Wouldn’t it be an eye catcher if the title of my blog had been “The benefits of smoking”. Yes, in fact there have been some claims that it fights obesity, and some studies have even linked smoking to lower risks of Parkinson’s disease (March 2010 Neurology journal) and possibly an indication that there is less of a chance of that a person would need knee-replacement surgery. (Australian study- July issue of Arthritis and Rheumatism) But, here are the real mixed signals!

During the 1920′s, the American Tobacco Company decided to be aggressive in their advertising for their popular Lucky Strikes cigarettes. ( They used print advertising with an image of a physician and the caption stating that ”20,679 physicians say ‘Luckies are less irritating’”. The ad was created by their ad agency after physicians had received free cartons of the cigarettes in the mail from the company, and asked whether Lucky Strikes were less irritating to “sensitive and tender” throats. Part of the advertisement was the proclamation that these cigarettes were a smoother smoke because of the toasting process during the manufacturing of the cigarettes. Yep, “the toasting process”.

In the 1940′s RJ Reynolds Tobacco ran an unusual print ad endorsement.


This ad targeted women and appeared in several magazines including Time and Ladies’ Home Journal.  The intent was to show that if a doctor was enthusiastic about smoking, then it must be OK to smoke. Some doctors were even telling their patients the benefits of relaxation by smoking.

On January 11, 1964, Surgeon General Luther Terry announced the findings from the Surgeon General’s Advisory Committee on Smoking and Health. The conclusion: there was a link between lung cancer and chronic bronchitis and cigarette smoking.

Prior to this announcement in 1956, Surgeon General Leroy Burney had personally noticed the increase in lung cancer reports. It was particularly steep among smokers. As a smoker himself, he was particularly interested in the harms of smoking. Soon, studies showed what we know today. Burney issued an official statement that “excessive cigarette smoking is one of the causative factors of lung cancer”.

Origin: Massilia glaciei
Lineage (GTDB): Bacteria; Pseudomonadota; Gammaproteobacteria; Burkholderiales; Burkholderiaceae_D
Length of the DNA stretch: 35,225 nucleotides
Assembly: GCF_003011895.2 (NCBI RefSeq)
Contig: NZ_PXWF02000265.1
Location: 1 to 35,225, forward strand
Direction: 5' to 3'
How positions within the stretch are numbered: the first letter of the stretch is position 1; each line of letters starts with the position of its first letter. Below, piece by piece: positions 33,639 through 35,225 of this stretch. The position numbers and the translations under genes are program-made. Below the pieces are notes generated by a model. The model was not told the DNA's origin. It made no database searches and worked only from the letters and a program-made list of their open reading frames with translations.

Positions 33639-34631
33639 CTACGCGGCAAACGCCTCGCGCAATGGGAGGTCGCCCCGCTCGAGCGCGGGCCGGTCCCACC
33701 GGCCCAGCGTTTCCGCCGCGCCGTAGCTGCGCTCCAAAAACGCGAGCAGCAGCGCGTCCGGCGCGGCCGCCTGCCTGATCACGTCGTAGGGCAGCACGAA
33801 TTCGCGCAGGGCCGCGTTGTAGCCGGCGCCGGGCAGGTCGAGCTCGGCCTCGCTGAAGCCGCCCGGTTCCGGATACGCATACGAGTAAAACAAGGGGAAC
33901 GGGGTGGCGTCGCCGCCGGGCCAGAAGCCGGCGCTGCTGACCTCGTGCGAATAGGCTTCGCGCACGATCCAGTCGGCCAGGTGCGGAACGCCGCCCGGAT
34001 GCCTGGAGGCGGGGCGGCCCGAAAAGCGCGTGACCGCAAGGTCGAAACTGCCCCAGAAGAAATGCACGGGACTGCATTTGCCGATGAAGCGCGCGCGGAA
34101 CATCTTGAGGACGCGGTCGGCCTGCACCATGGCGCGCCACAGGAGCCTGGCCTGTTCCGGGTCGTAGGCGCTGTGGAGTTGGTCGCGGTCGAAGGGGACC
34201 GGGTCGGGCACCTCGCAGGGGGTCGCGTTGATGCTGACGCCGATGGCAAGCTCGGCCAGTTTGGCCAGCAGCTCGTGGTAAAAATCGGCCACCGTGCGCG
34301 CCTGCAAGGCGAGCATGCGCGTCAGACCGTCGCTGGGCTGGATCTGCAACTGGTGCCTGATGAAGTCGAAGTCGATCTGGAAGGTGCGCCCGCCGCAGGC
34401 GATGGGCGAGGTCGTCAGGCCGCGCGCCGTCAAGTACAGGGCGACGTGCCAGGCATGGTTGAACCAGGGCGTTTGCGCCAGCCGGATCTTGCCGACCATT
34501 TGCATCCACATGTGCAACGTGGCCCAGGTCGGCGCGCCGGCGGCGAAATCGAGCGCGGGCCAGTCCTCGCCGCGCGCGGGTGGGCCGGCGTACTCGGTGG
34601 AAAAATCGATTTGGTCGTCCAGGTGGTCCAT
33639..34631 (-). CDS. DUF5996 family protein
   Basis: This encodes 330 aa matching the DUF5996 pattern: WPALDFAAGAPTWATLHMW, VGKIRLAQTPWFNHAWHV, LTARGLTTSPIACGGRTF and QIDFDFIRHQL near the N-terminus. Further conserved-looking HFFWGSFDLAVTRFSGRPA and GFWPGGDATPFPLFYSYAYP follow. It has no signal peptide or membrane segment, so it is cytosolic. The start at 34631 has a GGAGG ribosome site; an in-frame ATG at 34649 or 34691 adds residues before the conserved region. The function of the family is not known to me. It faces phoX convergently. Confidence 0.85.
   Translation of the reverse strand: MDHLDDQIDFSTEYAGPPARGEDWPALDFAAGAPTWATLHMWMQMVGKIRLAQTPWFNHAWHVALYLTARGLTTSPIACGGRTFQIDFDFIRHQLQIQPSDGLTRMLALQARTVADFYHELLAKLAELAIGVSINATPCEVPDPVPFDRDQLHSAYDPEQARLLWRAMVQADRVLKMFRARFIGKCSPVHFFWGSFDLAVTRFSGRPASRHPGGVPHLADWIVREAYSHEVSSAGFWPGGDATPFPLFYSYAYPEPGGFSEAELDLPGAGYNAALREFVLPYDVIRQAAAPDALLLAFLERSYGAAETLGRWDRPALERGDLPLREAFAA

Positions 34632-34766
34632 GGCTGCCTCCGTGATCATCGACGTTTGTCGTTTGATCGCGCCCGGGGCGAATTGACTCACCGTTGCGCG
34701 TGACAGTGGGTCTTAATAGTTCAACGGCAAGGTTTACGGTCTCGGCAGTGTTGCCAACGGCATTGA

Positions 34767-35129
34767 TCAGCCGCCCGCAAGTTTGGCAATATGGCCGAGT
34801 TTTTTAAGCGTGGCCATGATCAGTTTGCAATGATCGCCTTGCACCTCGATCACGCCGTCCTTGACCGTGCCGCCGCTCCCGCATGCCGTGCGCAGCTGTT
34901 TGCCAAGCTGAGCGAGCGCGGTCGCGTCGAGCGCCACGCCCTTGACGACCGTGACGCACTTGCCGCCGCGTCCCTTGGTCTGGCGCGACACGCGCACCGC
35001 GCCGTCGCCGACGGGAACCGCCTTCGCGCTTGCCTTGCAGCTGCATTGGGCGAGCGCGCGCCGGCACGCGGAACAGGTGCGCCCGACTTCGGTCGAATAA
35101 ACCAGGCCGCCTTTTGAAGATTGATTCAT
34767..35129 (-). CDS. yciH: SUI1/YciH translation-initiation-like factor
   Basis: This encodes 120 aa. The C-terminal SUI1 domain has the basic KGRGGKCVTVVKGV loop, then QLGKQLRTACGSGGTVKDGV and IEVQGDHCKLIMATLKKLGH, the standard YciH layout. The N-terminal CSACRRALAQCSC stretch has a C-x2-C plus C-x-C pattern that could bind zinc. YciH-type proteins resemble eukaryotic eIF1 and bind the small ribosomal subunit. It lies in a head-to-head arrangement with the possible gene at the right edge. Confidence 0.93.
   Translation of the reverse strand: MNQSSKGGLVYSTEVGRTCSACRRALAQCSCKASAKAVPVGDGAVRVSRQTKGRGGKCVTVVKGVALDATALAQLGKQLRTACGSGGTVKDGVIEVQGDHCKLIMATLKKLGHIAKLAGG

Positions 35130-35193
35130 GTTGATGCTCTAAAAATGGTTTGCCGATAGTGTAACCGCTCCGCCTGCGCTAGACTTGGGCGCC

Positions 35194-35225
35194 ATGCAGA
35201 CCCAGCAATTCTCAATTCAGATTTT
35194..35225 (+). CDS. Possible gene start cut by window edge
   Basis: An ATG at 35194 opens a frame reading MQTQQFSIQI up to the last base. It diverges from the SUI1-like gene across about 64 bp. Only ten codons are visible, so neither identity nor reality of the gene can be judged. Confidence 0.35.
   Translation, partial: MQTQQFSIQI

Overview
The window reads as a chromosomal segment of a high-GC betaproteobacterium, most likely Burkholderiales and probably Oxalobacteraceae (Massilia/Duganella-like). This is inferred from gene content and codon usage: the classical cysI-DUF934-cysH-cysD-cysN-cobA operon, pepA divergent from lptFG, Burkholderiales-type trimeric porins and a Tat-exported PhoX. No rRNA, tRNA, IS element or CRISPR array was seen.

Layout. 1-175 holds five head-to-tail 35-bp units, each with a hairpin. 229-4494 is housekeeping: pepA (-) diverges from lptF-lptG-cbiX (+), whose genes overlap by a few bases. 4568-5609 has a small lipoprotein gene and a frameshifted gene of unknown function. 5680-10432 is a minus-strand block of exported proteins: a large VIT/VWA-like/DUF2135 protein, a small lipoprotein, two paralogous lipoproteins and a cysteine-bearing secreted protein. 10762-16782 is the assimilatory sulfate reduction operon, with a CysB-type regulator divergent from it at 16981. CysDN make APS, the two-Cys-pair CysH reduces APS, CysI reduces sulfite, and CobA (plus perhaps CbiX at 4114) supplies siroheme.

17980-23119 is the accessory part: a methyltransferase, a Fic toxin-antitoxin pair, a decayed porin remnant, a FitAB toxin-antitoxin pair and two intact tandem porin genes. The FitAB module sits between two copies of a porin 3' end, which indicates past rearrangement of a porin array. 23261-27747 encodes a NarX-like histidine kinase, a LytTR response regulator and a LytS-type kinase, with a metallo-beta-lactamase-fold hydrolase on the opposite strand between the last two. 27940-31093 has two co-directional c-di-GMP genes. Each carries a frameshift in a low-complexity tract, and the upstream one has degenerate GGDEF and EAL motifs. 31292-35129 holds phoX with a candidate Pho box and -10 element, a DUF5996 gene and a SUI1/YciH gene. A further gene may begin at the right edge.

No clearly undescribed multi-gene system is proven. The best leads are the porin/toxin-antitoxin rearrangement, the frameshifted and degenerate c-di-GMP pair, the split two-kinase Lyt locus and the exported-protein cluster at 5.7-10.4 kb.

The tobacco industry was furious and fought any kind of warning or statement tying the two together. They funded their own study that denounced prior studies as a manipulation of statistics. Plus, they claimed that the studies were flawed because they lacked human testing with great numbers. The industry was concerned that warnings would shut them down with no sales.

With that as a backdrop, all warnings and statements about the harms of smoking had little impact on cigarette sales. People kept smoking and by 1981, annual cigarette consumption had peaked at 600 billion sold. The mixed signals of the harms of smoking had little effect.  At that time, nearly one in five American adults still smoked cigarettes. People apparently were not listening to the good or bad.

In 2005, tobacco companies entered into a settlement to remove tobacco ads from all school library magazines, as well as other limitations on smoking advertisements. Despite warnings and limitations on advertising, It is still estimated that more than 400,000 people per year still die relating to some illness related to the use of tobacco products. The only clear signal… People will smoke because they choose to smoke. All worries of Big Tobacco were a bit exaggerated.

friday smile

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Paid in Crack!

Wednesday, July 16th, 2014

     Here’s a lawsuit that has some unique issues. From Albuquerque, New Mexico, comes a story of a lawsuit (KRQE) filed for damages relating to a drug addiction.